(A) 18 U.S.C. 1583 (enticement into slavery), which is referenced in Appendix A (Statutory Index) to § 2H4.1 (Peonage, Involuntary Servitude, and Slave Trade).

(B) 18 U.S.C. 1584 (sale into involuntary servitude), which is referenced in Appendix A (Statutory Index) to § 2H4.1 (Peonage, Involuntary Servitude, and Slave Trade).

(C) 18 U.S.C. 1589 (forced labor), which is referenced in Appendix A (Statutory Index) to § 2H4.1 (Peonage, Involuntary Servitude, and Slave Trade).

(D) 18 U.S.C. 1590 (trafficking with respect to peonage, slavery, involuntary servitude, or forced labor), which is referenced in Appendix A (Statutory Index) to § 2H4.1 (Peonage, Involuntary Servitude, and Slave Trade).

(E) 18 U.S.C. 1591 (sex trafficking of children or by force, fraud, or coercion), which is referenced in Appendix A (Statutory Index) to §§ 2G1.1 (Promoting a Commercial Sex Act or Prohibited Sexual Conduct with an Individual Other than a Minor), 2G2.1 (Sexually Exploiting a Minor by Production of Sexually Explicit Visual or Printed Material; Custodian Permitting Minor to Engage in Sexually Explicit Conduct; Advertisement for Minors to Engage in Production), and § 2G1.3 (Promoting a Commercial Sex Act or Prohibited Sexual Conduct with a Minor; Transportation of Minors to Engage in a Commercial Sex Act or Prohibited Sexual Conduct; Travel to Engage in Commercial Sex Act or Prohibited Sexual Conduct with a Minor; Sex Trafficking of Children; Use of Interstate Facilities to Transport Information about a Minor).

(F) 18 U.S.C. 1592 (unlawful conduct with respect to documents in furtherance of trafficking, peonage, slavery, involuntary servitude, or forced labor), which is referenced in Appendix A (Statutory Index) to § 2H4.1 (Peonage, Involuntary Servitude, and Slave Trade).

Are the guidelines adequate as they apply to such offenses? Are there aggravating or mitigating circumstances existing in cases involving such offenses that might justify additional amendments to the guidelines? If so, what amendments to the guidelines should be made to address those circumstances?

Among other things, the Act amended these offenses by extending to these offenses the obstruction provision of 18 U.S.C. 1581 (peonage; obstructing enforcement), under which a person who obstructs, interferes with, or prevents the enforcement of the section is subject to the same punishment as a person who commits the substantive offense. Are the guidelines adequate as they apply to these offenses in a case involving obstruction?

The Act also amended 18 U.S.C. 1589 and 1591 to provide that a person who benefits financially from participating in a venture involving trafficked labor is subject to the same punishment as a person who commits the substantive offense. Are the guidelines adequate as they apply to these offenses in a case involving these circumstances?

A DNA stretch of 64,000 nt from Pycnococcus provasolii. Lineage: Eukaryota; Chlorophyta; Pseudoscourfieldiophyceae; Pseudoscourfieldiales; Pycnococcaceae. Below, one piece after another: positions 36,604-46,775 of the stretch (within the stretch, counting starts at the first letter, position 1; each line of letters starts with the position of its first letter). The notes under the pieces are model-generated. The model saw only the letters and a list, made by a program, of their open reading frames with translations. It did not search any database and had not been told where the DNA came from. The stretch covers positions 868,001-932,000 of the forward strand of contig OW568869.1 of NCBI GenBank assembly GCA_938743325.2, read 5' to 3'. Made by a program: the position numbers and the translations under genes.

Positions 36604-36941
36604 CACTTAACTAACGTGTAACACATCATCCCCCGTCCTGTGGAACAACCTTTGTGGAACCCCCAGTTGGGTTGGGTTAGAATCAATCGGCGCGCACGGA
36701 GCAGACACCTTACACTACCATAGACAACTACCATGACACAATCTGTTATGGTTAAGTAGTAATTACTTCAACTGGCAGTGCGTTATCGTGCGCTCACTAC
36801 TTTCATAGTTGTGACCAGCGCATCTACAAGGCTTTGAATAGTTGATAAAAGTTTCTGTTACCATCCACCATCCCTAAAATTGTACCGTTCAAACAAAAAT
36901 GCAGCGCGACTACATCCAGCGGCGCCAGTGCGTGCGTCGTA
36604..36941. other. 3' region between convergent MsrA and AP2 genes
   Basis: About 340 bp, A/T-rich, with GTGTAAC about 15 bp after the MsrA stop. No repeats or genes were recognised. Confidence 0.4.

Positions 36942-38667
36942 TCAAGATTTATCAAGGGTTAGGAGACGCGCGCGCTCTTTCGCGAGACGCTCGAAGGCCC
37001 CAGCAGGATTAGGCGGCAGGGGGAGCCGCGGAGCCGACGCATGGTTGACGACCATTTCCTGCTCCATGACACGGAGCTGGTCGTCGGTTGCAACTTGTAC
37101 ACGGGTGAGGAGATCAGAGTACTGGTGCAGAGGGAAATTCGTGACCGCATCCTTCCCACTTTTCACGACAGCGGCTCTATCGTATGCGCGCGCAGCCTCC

The Act also amended 18 U.S.C. 1594 (general provisions) to provide for conspiracy liability under these offenses. Are the guidelines adequate as they apply to these offenses in a case involving conspiracy?

Are there any other amendments to the guidelines that should be made to address the amendments made by the Act?

6. Miscellaneous

Synopsis of Proposed Amendment: This proposed amendment is a multi-part amendment responding to miscellaneous issues arising from legislation recently enacted and other miscellaneous guideline application issues.

Part A of the proposed amendment amends Appendix A (Statutory Index) to include offenses created or amended by the Housing and Economic Recovery Act of 2008 (Pub. L. 110-289). The new offense at 12 U.S.C. 4636b is referenced to § 2B1.1 (Larceny, Embezzlement, and Other Forms of Theft; Offenses Involving Stolen Property; Property Damage or Destruction; Fraud and Deceit; Forgery; Offenses Involving Altered or Counterfeit Instruments Other than Counterfeit Bearer Obligations of the United States); as a conforming change, the similar existing offense at 12 U.S.C. 1818(j) is also referenced to § 2B1.1. The new offense at 12 U.S.C. 4641 is referenced to § 2J1.1 (Contempt) and § 2J1.5 (Failure to Appear by Material Witness); as conforming changes, similar existing offenses (see 2 U.S.C. 192, 390; 7 U.S.C. 87f(e); 12 U.S.C. 1818(j), 1844(f), 2273, 3108(b)(6); 15 U.S.C. 78u(c), 80a-41(c), 80b-9(c), 717m(d); 16 U.S.C. 825f(c); 26 U.S.C. 7210; 33 U.S.C. 506, 1227(b); 42 U.S.C. 3611; 47 U.S.C. 409(m); 49 U.S.C. 14909, 16104) are also referenced to § 2J1.1 and § 2J1.5.

Part B of the proposed amendment amends Appendix A (Statutory Index) to include offenses created or amended by the Consumer Product Safety Improvement Act of 2008 (Pub. L. 110-314). These offenses (see 15 U.S.C. 1192, 1197(b), 1202(c), 1263, 2068) are referenced to § 2N2.1 (Violations of Statutes and Regulations Dealing With Any Food, Drug, Biological Product, Device, Cosmetic, or Agricultural Product). Technical and conforming changes are also made.